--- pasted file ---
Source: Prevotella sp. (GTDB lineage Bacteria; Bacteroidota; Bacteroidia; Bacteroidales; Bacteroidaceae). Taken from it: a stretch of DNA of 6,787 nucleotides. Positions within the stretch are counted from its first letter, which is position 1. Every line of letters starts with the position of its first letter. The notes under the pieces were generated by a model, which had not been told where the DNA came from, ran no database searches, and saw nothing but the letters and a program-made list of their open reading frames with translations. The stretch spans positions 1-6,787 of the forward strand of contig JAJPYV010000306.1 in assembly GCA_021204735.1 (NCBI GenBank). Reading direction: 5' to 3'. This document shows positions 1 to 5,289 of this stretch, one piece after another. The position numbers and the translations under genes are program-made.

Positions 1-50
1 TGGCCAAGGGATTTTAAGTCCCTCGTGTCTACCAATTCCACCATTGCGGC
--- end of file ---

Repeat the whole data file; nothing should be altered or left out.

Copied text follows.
Source: Prevotella sp. (GTDB lineage Bacteria; Bacteroidota; Bacteroidia; Bacteroidales; Bacteroidaceae). Taken from it: a stretch of DNA of 6,787 nucleotides. Positions within the stretch are counted from its first letter, which is position 1. Every line of letters starts with the position of its first letter. The notes under the pieces were generated by a model, which had not been told where the DNA came from, ran no database searches, and saw nothing but the letters and a program-made list of their open reading frames with translations. The stretch spans positions 1-6,787 of the forward strand of contig JAJPYV010000306.1 in assembly GCA_021204735.1 (NCBI GenBank). Reading direction: 5' to 3'. This document shows positions 1 to 5,289 of this stretch, one piece after another. The position numbers and the translations under genes are program-made.

Positions 1-50
1 TGGCCAAGGGATTTTAAGTCCCTCGTGTCTACCAATTCCACCATTGCGGC